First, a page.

Degenerative Disc Disease

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One of the frustrating aspects of degenerative disc disease (DDD) can be the fact that most people aren’t aware they have the condition until they are examined for a related health condition. DDD refers to the gradual deterioration of the intervertebral discs between the vertebrae. Aging is the primary cause of DDD, commonly identified in individuals over the age of 50.

At OrthoAspen, our elite-grade orthopedic spine specialists are dedicated to helping patients navigate the causes, symptoms and treatment of degenerative disc disease.

Causes & Symptoms

Degenerative disc disease is actually a misnomer, as it’s not a disease but a condition that affects the strength, resiliency and structural integrity of the intervertebral discs. The cause of DDD results from:

  • Advancing age
  • Trauma
  • Injury
  • Repetitive movement
  • Improper posture
  • Poor body mechanics

The intervertebral disc is composed of an inflexible ring called the annulus fibrosus. This ring encloses a gelatinous inner structure called the nucleus pulposus. The discs are kept in position with the help of endplates between two vertebral bodies, with the intervertebral discs acting as shock absorbers.

Structural changes can cause a sequence of other alterations such as:

  • Compression of the nerves and nerve pain due to reduction in the disc height.
  • Presence of bone spurs or bony overgrowths (osteophytes).
  • Development of spinal stenosis and osteoarthritis (spondylosis).
  • Instability of the intervertebral joints and spine.

As we age, the rate at which the old, worn out cells are replaced is gradually reduced, resulting in the degenerative changes in the discs. In addition to aging, discs can be affected and accelerated by injury or trauma.

Every patient is different, and it’s important to realize that not everyone develops symptoms as a result of degenerative disc disease. Those who do exhibit symptoms may experience:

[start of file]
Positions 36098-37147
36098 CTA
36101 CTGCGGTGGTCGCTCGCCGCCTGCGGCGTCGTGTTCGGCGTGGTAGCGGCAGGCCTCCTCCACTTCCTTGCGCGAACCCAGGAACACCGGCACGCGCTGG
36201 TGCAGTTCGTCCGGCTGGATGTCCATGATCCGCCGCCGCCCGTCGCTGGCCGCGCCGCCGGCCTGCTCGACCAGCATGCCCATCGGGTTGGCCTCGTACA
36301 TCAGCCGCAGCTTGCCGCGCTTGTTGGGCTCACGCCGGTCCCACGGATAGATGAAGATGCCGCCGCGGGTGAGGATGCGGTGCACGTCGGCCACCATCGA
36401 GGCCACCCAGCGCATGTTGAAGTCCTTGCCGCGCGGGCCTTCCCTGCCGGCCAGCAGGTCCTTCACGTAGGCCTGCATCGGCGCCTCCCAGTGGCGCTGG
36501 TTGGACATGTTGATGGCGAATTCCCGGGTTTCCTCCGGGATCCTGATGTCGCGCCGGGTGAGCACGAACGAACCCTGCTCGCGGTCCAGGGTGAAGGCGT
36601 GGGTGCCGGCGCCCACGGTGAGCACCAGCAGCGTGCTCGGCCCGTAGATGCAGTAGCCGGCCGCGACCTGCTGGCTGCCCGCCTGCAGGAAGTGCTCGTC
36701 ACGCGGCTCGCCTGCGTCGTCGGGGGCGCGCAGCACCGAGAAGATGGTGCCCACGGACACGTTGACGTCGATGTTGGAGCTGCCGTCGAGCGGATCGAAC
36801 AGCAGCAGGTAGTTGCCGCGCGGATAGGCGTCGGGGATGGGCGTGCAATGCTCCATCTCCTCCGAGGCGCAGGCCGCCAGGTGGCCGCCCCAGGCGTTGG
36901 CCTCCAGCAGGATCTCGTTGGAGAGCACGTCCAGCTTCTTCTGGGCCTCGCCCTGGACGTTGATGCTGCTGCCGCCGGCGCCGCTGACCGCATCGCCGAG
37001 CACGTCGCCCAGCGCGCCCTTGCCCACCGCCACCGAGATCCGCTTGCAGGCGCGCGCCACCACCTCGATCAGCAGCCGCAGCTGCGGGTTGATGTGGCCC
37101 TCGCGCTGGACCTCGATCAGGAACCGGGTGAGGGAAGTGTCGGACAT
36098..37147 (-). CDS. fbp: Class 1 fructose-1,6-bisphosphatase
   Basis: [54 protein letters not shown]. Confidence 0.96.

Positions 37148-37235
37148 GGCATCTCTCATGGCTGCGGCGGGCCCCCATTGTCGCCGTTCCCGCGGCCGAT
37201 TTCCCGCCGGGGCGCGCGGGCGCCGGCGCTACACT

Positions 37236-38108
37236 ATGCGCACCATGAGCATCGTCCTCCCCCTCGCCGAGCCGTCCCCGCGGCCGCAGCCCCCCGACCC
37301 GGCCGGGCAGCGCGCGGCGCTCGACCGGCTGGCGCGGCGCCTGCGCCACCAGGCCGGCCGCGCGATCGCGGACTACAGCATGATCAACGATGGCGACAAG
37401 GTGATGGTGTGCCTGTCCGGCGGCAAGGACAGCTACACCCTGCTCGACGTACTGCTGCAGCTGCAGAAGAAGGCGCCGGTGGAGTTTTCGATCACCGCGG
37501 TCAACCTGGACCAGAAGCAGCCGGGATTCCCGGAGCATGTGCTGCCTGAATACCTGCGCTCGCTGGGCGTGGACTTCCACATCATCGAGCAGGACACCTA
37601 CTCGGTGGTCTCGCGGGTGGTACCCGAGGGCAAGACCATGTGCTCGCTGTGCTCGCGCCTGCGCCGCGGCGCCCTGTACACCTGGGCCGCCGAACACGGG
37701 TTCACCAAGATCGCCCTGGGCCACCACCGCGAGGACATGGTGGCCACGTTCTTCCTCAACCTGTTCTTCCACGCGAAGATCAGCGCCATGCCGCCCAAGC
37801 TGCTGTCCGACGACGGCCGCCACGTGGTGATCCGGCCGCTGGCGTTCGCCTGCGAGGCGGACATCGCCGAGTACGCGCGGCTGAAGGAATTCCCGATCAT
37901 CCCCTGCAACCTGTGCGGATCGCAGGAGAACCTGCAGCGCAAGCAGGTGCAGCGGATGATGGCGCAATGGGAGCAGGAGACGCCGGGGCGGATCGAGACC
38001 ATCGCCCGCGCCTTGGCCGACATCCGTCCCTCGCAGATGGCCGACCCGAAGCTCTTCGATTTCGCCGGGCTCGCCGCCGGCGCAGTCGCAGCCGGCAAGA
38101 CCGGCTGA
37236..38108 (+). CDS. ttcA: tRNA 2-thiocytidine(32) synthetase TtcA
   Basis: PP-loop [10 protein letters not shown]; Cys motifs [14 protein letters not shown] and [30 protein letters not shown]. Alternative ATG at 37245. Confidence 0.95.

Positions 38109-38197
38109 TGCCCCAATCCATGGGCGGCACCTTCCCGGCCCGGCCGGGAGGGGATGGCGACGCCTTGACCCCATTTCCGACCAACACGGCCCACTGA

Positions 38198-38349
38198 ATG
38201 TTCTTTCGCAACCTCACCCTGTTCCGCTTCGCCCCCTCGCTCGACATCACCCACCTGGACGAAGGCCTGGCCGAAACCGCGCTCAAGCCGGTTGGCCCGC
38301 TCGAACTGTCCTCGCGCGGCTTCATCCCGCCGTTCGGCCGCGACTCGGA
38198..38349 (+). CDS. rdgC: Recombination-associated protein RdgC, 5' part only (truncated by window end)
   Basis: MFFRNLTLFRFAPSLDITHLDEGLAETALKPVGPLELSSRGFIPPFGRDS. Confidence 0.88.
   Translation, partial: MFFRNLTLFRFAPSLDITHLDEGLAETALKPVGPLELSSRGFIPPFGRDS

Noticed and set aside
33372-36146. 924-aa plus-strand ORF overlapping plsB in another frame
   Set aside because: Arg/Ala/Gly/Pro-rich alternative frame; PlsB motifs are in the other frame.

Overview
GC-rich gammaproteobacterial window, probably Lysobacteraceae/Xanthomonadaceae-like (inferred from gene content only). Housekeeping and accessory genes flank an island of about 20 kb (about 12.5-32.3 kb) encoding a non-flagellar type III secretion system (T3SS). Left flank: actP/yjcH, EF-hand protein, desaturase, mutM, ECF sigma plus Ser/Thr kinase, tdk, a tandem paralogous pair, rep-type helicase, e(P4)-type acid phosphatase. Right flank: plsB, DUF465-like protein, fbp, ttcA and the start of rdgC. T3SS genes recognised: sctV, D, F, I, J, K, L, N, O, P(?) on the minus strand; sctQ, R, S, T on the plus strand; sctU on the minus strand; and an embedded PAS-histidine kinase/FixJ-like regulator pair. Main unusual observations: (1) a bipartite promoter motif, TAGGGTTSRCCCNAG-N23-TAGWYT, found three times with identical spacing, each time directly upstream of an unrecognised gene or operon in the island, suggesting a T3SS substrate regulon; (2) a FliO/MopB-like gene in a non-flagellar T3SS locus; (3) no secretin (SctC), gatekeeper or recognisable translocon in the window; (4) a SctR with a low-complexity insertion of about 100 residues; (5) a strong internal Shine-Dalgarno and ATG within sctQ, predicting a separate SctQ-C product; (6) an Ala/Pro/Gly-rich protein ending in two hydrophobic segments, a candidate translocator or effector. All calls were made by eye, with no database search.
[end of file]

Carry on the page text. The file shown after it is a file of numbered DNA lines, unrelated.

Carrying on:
• Back pain
  • Leg pain (that radiates throughout the leg)
  • Neck pain
  • Arm pain (that radiates throughout the arm)

As the discs between the intervertebral bodies start to degenerate, the entire lumbar spine loses flexibility resulting in back pain and stiffness.

Symptoms will vary depending on the individual, location of degeneration and severity of the condition.


OrthoAspen spine specialists utilize the latest and most precise approaches in diagnosing DDD. Your physician will go over your complete medical history and perform a physical examination.

The physical examination includes an assessment of the back for flexibility, range of motion and the presence of certain signs that suggest nerve root injury. This helps detect degenerative changes by testing muscle strength and reflexes to make sure that they are still functioning normally.

A series of X-rays may also be performed. If degenerative disc disease is present, the X-rays will often show a narrowing of the spaces between the vertebral bodies. This indicates that the disc has become very thin or has collapsed. Bone spurs formed around the edges of the vertebral bodies and around the edges of the facet joints in the spine can also be seen on an X-ray. As a result, the space available for the nerve roots begins to shrink. The nerve roots exit the spinal canal through a bony tunnel called the neural foramen. At this point, the nerve roots are especially vulnerable to compression.

In most cases, an MRI or a CT scan may be ordered to evaluate the degenerative changes, determine disc herniation and nerve root compression. A CT scan is often used to evaluate the anatomy of the spine to reveal the amount of space available for the nerve roots as well as the space within the neural foramina and spinal canal.


Both surgical and nonsurgical treatment options are available for the management of degenerative spine conditions. The choice of treatment depends on various factors such as the age of the patient and the severity of the condition. If possible, OrthoAspen physicians will try to apply conservative treatments prior to considering surgical procedures.

For people with no evidence of nerve root compression or muscle weakness, conservative treatment may be recommended, which includes:

  • Medication
  • Rest
  • Exercise and physical therapy

When conservative methods have not been successful in alleviating symptoms of DDD, your OrthoAspen physician may suggest surgical treatment.

Surgical options include decompression of the spinal cord along with a discectomy and fusion to remove the affected disc and fuse the adjoining vertebrae to stabilize the spine.

Our OrthoAspen physicians are committed to helping you effectively treat degenerative disc disease.

To request an appointment with an OrthoAspen specialist, simply click here to get started or call us at 970-544-1289.


Visit OrthoAspen in two convenient locations
Aspen Clinic
Aspen Valley Hospital
0401 Castle Creek Rd., Suite 2100,

Aspen, CO 81611
+(970) 544-1289
+(970) 544-1400
Basalt Clinic
Midvalley Medical Center
1450 E. Valley Rd., Suite 201,

Basalt, CO 81621
+(970) 544-1289
+(970) 544-1400